>> and not the "from" capacity in to compute_tenuring_threshold(). With that
>> interpretation I think the comment is correct.
>> Would you like me to remove it anyway? Either way is fine with me.
>> I'm curious though, as to what performance data prompted this change,
>> Good point. This change was preceded by an internal discussion in the GC
>> team, so I should probably have explained the background more in my review
>> request to the open.
>> I was comparing the ParNew and DefNew implementation since I am seeing
>> some strange differences in some SPECjbb2005 results. I am running ParNew
>> with a single thread and get much better score than with DefNew. But I also
>> get higher average GC times. So, I was trying to figure out what DefNew and
>> ParNew does differently.
>> When I was looking at DefNewGeneration::collect() and
>> ParNewGeneration::collect() I saw that they contain a whole lot of code
>> duplication. It would be tempting to try to extract the common code out
>> into DefNewGeneration since it is the super class. But there are some minor
>> differences. One of them was this issue with how they handle the tenuring
>> We tried to figure out if there is a reason for ParNew and DefNew to
>> behave different in this regard. We could not come up with any good reason
>> for that. So, we needed to figure out if we should change ParNew or DefNew
>> to make them consistent. The decision to change ParNew was based on two
>> things. First, it seems wrong to use the data from a collection that got
>> promotion failure. This collection will not have allowed the tenuring
>> threshold to fulfill its purpose. Second, ParallelScavenge works the same
>> way as DefNew.
>> BTW, the difference between DefNew and ParNew seems to have been there
>> from the start. So, there is no bug or changeset in mercurial or TeamWare
>> to explain why the difference was introduced.
>> (Just to be clear, this difference was not the cause of my performance
>> issue. I still don't have a good explanation for how ParNew can have longer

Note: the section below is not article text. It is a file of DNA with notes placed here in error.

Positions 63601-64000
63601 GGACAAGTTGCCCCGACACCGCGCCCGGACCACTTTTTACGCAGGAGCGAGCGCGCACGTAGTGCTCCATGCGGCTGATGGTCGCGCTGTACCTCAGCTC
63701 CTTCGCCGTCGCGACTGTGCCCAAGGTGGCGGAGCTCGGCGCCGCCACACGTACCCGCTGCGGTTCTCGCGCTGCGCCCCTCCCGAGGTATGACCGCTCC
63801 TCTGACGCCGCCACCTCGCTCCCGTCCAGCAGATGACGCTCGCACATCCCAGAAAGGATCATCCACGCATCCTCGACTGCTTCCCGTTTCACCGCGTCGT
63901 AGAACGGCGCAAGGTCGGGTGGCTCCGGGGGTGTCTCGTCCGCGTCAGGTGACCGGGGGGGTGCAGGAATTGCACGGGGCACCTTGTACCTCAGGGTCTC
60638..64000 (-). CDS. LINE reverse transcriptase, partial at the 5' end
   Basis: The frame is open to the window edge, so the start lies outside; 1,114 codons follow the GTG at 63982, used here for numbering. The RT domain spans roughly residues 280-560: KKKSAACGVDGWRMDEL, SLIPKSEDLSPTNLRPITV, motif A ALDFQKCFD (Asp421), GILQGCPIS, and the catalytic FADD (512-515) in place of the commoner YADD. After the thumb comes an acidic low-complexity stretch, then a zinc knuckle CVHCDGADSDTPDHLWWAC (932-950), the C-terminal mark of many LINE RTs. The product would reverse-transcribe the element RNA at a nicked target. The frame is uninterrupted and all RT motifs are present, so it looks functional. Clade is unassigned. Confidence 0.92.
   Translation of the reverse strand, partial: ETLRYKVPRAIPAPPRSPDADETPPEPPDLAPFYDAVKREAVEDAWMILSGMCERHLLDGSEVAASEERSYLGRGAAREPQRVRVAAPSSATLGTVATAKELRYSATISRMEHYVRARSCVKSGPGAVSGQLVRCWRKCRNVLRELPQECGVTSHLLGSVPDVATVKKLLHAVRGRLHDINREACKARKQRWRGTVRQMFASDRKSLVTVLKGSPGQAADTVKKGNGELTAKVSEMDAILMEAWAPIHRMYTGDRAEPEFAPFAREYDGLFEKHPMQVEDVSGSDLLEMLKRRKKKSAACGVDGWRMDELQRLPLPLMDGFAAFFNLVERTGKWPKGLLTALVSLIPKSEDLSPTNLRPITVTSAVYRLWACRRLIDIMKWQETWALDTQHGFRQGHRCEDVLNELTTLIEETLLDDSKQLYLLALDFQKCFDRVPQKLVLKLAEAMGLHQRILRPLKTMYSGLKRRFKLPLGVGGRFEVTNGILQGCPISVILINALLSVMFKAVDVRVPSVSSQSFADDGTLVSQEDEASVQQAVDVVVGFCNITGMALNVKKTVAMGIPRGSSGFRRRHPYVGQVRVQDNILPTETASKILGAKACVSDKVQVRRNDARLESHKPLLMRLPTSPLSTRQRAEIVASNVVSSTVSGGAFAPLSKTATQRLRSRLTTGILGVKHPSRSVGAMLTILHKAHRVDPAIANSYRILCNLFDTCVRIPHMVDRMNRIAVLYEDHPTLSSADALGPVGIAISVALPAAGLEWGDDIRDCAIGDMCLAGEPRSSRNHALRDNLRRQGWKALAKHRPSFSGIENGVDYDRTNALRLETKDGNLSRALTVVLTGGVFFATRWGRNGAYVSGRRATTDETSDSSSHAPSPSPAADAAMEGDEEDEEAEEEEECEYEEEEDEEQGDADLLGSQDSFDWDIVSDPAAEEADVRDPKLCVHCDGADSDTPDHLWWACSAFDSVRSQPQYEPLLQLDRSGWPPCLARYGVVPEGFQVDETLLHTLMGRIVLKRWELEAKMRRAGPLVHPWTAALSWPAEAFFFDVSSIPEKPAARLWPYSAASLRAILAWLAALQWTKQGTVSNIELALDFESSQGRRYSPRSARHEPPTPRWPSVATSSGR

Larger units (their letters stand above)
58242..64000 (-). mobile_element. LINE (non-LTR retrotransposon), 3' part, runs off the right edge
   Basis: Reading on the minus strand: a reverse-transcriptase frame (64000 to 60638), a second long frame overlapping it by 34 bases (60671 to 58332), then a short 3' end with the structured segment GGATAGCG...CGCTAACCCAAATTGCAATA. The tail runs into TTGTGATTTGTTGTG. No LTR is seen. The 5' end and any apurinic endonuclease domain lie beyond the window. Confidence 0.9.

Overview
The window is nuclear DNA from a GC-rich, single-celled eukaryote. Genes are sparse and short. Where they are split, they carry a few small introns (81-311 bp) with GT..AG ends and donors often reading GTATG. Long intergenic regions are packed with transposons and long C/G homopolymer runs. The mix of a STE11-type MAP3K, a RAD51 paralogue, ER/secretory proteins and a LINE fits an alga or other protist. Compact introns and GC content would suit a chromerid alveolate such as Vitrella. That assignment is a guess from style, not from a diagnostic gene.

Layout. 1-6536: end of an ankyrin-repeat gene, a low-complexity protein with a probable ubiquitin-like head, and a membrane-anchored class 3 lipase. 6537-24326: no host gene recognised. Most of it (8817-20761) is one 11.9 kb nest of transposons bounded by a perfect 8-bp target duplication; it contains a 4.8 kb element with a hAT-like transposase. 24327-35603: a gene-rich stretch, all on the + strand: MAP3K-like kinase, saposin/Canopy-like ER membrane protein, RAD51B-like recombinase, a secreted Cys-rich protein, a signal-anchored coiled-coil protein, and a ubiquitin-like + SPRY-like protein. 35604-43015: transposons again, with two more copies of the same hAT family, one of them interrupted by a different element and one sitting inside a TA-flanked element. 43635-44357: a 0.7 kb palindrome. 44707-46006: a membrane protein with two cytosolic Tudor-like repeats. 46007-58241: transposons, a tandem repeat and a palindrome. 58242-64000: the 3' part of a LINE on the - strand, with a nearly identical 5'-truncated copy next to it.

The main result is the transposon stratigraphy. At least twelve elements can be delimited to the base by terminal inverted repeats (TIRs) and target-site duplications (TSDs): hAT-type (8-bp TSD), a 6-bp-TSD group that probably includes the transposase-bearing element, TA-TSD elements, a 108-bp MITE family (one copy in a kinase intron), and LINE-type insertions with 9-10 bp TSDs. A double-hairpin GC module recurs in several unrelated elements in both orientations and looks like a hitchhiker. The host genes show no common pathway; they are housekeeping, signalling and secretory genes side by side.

>> GC times but better SPECjbb score.)
>> and whether it might make sense, upon a promotion failure to do something
>> about the tenuring threshold for the next scavenge (i.e. for example make
>> the tenuring threshold half of its current value as a reaction to the fact
>> that promotion failed). Is it currently left at its previous value or is it
>> asjusted back to the default max value (which latter may be the wrong thing
>> to do) or something else?
>> As far as I can tell the tenuring threshold is left untouched if we get a
>> promotion failure. It is probably a good idea to update it in some way. But
>> I would prefer to handle that as a separate bug fix.
>> This change is mostly a small cleanup to make DefNewGeneration::collect()
>> and ParNewGeneration::collect() be more consistent. We've done the thinking
>> so, it's good to make the change in preparation for the next person that
>> comes a long and has a few cycles over and would like to merge the two
>> collect() methods in some way.
>> Thanks again for looking at this!
>> -- ramki
>> On Thu, Jan 10, 2013 at 1:30 AM, Bengt Rutisson <
>> bengt.rutisson at oracle.com> wrote:
>>> Hi everyone,
>>> Could I have a couple of reviews for this small change to make DefNew
>>> and ParNew be more consistent in the way they treat the tenuring threshold: